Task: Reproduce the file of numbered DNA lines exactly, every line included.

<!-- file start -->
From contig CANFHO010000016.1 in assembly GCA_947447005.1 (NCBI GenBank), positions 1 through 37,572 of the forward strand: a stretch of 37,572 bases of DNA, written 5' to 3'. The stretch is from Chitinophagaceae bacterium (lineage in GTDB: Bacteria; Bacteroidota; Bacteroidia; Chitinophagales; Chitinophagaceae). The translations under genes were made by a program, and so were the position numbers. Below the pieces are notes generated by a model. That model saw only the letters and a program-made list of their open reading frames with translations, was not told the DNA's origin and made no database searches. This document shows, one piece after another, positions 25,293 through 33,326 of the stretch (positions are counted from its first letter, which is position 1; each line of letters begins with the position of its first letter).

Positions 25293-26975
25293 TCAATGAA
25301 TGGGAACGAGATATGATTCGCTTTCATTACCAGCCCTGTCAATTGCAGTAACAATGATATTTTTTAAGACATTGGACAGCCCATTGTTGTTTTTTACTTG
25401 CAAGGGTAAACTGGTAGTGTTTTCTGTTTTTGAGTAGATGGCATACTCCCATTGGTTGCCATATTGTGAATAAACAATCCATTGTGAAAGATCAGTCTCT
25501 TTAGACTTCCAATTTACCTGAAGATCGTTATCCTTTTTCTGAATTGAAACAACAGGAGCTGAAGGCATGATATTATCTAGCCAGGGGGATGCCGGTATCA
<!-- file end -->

From contig CANFHO010000016.1 in assembly GCA_947447005.1 (NCBI GenBank), positions 1 through 37,572 of the forward strand: a stretch of 37,572 bases of DNA, written 5' to 3'. The stretch is from Chitinophagaceae bacterium (lineage in GTDB: Bacteria; Bacteroidota; Bacteroidia; Chitinophagales; Chitinophagaceae). The translations under genes were made by a program, and so were the position numbers. Below the pieces are notes generated by a model. That model saw only the letters and a program-made list of their open reading frames with translations, was not told the DNA's origin and made no database searches. This document shows, one piece after another, positions 25,293 through 33,326 of the stretch (positions are counted from its first letter, which is position 1; each line of letters begins with the position of its first letter).

Positions 25293-26975
25293 TCAATGAA
25301 TGGGAACGAGATATGATTCGCTTTCATTACCAGCCCTGTCAATTGCAGTAACAATGATATTTTTTAAGACATTGGACAGCCCATTGTTGTTTTTTACTTG
25401 CAAGGGTAAACTGGTAGTGTTTTCTGTTTTTGAGTAGATGGCATACTCCCATTGGTTGCCATATTGTGAATAAACAATCCATTGTGAAAGATCAGTCTCT
25501 TTAGACTTCCAATTTACCTGAAGATCGTTATCCTTTTTCTGAATTGAAACAACAGGAGCTGAAGGCATGATATTATCTAGCCAGGGGGATGCCGGTATCA